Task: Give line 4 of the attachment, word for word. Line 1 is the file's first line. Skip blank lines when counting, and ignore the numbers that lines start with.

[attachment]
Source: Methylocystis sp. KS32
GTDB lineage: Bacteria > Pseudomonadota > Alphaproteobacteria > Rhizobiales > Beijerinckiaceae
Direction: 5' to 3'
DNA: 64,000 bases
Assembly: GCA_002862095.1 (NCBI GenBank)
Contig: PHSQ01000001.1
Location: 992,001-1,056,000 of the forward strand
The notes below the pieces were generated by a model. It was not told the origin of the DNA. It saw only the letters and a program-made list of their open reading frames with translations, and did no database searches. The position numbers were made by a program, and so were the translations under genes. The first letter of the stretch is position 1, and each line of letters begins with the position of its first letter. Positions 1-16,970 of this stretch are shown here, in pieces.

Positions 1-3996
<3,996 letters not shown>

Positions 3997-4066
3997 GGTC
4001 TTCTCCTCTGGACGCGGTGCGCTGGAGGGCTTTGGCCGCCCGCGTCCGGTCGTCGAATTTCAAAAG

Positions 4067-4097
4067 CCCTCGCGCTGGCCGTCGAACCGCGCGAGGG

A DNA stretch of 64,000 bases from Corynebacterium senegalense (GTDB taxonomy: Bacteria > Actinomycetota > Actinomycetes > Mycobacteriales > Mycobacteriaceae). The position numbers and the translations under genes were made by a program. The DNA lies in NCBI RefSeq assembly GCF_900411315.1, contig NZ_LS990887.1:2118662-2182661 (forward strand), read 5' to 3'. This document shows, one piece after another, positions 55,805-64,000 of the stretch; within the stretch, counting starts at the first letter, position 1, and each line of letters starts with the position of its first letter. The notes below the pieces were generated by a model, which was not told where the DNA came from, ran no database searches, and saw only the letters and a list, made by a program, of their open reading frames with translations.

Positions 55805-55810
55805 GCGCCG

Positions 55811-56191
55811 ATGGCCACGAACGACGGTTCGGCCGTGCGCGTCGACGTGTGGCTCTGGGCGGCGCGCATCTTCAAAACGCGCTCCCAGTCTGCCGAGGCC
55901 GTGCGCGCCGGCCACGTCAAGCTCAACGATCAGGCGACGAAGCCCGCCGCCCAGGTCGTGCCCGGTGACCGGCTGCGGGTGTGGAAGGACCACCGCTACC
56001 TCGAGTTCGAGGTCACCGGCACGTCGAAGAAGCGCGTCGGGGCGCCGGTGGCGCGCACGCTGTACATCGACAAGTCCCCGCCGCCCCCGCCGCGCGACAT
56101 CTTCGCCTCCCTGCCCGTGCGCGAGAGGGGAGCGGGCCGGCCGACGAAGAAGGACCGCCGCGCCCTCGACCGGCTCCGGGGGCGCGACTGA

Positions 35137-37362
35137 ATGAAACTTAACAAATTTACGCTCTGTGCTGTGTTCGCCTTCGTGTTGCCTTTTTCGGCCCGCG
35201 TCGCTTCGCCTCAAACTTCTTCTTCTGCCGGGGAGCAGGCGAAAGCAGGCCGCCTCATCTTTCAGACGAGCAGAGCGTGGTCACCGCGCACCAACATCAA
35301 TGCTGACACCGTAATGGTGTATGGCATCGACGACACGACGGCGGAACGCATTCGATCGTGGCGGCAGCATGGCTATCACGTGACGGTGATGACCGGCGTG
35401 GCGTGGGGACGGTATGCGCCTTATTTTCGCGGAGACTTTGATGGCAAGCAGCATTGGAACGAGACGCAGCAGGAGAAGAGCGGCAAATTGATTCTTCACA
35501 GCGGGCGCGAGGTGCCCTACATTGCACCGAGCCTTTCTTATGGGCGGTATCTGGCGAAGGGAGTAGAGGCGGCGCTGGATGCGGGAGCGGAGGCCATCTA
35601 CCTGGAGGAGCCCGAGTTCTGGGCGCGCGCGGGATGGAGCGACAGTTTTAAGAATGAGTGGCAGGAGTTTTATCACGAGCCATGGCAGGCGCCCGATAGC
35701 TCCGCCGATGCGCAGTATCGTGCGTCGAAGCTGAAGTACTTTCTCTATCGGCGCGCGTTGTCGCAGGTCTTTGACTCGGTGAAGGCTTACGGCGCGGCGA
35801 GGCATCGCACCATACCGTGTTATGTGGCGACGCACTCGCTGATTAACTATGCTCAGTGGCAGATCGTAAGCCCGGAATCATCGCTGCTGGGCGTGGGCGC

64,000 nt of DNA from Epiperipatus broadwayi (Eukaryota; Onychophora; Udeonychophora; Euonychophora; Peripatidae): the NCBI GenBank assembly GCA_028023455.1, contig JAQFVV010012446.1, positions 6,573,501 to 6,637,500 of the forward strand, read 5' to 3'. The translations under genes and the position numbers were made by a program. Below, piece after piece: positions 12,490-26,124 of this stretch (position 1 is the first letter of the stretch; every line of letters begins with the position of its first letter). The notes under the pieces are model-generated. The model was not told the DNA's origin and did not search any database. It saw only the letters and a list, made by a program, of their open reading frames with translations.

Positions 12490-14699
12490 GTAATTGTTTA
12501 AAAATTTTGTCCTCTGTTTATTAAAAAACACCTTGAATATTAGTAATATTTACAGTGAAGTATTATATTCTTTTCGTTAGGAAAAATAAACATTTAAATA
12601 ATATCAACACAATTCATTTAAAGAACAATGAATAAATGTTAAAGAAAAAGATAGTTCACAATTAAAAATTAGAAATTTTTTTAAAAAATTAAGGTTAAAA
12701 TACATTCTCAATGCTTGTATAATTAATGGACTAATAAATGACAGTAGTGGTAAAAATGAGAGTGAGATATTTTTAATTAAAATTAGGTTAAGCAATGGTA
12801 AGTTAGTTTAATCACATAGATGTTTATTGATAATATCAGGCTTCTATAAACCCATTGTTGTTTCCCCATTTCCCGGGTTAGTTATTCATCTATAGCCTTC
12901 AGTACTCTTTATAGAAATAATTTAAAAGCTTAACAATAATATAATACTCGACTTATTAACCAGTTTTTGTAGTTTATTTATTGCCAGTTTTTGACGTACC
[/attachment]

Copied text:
DNA: 64,000 bases